Nurses Educator Transition From Bedside to Education

Nurses Educator 2

Transition form Bedside to Education

Nurses Educator Transition From Bedside to Education

What Is Transition Into Practice,Nursing Shortage and Educational Demand,Aim of Nursing Education and Outcomes,Impact of Nursing Education on Nursing Services.

What Is Transition Into Practice

    Transition into practice is the progression of a new graduate nurse as he or she advances from the role of a student nurse to a competent professional registered nurse and a leader at the bedside (Manzano, Rivera, & Sullivan, 2013)

Nursing Shortage and Educational Demand

    As the nursing shortage and the complexity of patient care continue to increase, it is imperative that the new graduate is integrated into practice autonomously and successfully. Evidence from the National Council of State Boards of Nursing demonstrates that there is a gap between nursing education and the application of knowledge to practice.Employers stated that new graduate nurses were not adequately prepared to provide safe care (Spector & Li, 2007).

    A successful strategy and a best practice in improving the transition to practice for new graduate nurses is a formalized nurse residency program (NRP, Little. Ditmer, & Bashaw, 2013). The Institute of Medicine (IOM, 2011) strongly recommends the development and implementation of NRPS to improve retention of nurses and expand existing competencies, in order to foster improved patient outcomes and quality of care (Little et al. 2013)

Aim of Nursing Education and Outcomes 

    The aim of an NRP is to “improve a new graduate's organizational ability and technical skills, encourage the use of outcome data to promote patient safety, strengthen commitment to lifelong learning and enhance the commitment to nursing as a profession” (Manzano et al., 2013 , p. 371),A white paper published by The Joint Commission (2005) states that the University Health System Consortium/American Association of Colleges of Nursing (UHC/AACN) NRP “could serve as a critical model for more broadly based nursing residency programs” (Goode, Lynn , McElroy, Bednash, & Murray, 2013). 

    The UHC/AACN NRP is an evidence-based program consisting of a series of learning seminars and work experiences with a focused curriculum developed in collaboration with the Chief Nursing Officers Council of the UHC and deans from baccalaureate schools of nursing from the AACN (2009) (Goode et al, 2013). The program emphasizes three principal content areas: “leadership, with a focus on managing resources for patient care and collaborating with inter professional teams; patient safety and outcomes, which enhances knowledge of quality, safety and nurse sensitive outcomes; and professional role, which includes professional practice issues, managing changing patient conditions, ethics and end-of-life care” (Goode et al., 2013, p. 24).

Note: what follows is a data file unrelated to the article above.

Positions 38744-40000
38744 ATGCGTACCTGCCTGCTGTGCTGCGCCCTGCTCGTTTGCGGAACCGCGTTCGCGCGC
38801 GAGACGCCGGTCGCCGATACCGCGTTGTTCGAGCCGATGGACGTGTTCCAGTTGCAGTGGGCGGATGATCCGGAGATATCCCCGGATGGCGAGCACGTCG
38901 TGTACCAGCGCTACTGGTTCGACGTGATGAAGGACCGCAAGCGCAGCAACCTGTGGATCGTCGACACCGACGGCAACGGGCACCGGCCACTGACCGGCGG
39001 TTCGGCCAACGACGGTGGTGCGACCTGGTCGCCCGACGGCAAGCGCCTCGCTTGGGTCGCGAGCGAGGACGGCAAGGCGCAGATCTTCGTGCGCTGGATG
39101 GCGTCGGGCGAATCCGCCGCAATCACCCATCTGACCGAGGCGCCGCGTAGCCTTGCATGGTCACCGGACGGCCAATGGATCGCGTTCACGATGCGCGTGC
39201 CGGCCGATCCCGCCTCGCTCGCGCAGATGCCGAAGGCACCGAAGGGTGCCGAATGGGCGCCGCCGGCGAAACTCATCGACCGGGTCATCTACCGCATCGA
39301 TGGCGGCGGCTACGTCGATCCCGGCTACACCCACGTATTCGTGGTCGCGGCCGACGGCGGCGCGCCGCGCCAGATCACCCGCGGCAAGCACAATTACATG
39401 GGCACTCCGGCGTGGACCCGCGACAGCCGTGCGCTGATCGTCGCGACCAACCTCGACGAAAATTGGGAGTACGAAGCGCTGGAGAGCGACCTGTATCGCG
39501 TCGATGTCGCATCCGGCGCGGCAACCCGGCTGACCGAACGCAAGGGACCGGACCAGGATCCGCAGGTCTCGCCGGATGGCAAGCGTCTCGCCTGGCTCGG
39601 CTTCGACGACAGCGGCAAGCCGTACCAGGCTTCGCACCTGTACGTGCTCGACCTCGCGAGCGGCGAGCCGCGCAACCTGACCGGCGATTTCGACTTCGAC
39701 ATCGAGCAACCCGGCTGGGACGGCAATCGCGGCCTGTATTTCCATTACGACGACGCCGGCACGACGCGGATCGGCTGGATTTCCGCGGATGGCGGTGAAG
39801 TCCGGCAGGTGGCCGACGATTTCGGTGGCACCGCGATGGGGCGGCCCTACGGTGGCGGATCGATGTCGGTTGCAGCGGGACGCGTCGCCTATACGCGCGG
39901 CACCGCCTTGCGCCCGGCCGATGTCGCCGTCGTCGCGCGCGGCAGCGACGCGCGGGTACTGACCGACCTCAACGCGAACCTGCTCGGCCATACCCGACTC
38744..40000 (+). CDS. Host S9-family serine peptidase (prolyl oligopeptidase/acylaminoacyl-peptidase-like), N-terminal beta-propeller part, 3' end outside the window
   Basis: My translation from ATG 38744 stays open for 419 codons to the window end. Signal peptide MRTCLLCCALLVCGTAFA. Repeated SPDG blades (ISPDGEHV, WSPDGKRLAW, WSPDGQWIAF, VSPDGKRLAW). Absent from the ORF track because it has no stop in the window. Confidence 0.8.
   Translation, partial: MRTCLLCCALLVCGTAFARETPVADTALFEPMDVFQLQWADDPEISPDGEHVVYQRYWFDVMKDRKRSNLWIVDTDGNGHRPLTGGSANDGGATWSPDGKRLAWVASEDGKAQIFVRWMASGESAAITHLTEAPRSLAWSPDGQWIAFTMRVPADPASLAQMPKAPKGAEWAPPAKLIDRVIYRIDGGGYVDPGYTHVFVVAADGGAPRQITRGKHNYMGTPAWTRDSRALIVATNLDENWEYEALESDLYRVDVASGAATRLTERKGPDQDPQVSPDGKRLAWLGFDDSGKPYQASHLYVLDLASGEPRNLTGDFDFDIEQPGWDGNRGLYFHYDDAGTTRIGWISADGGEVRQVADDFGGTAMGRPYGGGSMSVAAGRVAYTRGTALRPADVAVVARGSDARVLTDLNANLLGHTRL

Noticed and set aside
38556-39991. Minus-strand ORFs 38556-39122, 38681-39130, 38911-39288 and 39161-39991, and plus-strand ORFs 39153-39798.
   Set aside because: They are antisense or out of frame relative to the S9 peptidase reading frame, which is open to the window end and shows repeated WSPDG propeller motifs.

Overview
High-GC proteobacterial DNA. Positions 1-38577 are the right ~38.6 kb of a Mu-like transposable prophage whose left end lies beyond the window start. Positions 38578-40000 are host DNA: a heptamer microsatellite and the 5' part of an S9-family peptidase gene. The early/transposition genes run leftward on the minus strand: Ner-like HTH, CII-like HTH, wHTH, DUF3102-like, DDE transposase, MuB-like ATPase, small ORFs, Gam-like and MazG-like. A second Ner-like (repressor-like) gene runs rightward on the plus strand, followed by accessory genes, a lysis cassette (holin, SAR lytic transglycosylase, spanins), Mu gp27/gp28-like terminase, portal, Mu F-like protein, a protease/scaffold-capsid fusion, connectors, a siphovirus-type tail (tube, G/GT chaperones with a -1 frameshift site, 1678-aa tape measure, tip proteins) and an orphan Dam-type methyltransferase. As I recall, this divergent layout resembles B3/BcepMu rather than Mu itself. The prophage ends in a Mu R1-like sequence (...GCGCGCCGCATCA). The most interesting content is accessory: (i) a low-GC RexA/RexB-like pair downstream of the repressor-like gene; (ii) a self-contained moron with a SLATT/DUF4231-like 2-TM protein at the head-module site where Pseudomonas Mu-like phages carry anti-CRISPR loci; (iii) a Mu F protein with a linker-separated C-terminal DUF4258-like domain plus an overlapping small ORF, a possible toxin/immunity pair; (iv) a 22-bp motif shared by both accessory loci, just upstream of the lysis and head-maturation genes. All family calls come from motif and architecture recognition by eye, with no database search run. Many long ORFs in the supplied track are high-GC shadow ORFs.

Measuring the success of an NRP can be performed using metrics such as a favorable return on investment (ROI) rate and a decreased turnover rate for new graduate nurses in the first year of employment (Anderson, Hair, & Todero, 2012; Pine & Tart , 2007). Many studies have shown a positive ROI and decreased turnover after implementation of an NRP (Casey, Fink, Krugman, & Propst, 2004; Williams, Goode, Krsek, Bednash, & Lynn, 2007). In addition, the Casey Fink Graduate Nurse Experience instrument is widely used to measure the success of the new graduate's transition. 

    The new graduate completes the online survey at the time of hire, after 6 months, and after 1 year of employment. Progression is measured in five main areas: stress, support, organization and prioritizing, communication with leadership, and professional satisfaction (Goode et al. 2013). Data consistently show that all domains of the Casey Fink demonstrate favorable outcomes after a new graduate nursing completes an NRP (Goode et al, 2013).

Impact of Nursing Education on Nursing Services

    Structured NRPS have been effective in assisting the new graduate nurse with the transition into practice (Little et al, 2013) After reviewing the literature, the following recommendations can be made: all new graduate nurses should complete a transition into practice program, such as an NRP that is 1 year in length (Goode et al. 2013: Krugman et al, 2006; Rush, Adamack. Gordon, Lilly, & Janke, 2013; Williams et al. 2007). Second, the NRP's structure should align with the organization's mission. vision, values, and care model to further support the assimilation into the organization's culture (Little et al., 2013). 

    Third, there should be metrics to measure the effectiveness of the program, such as a favorable ROI (Pine & Tart, 2007). Finally, an advisory board should be established to include inter professional health team members and an academic partner to foster the collaboration between academia and practice to increase organizational buy in and ensure continued evolution of the NRP to meet the needs of the new graduate nurses American Association of Colleges of Nursing (AACN) (2009). Post baccalaureate nursing residency program: Executive summary. 

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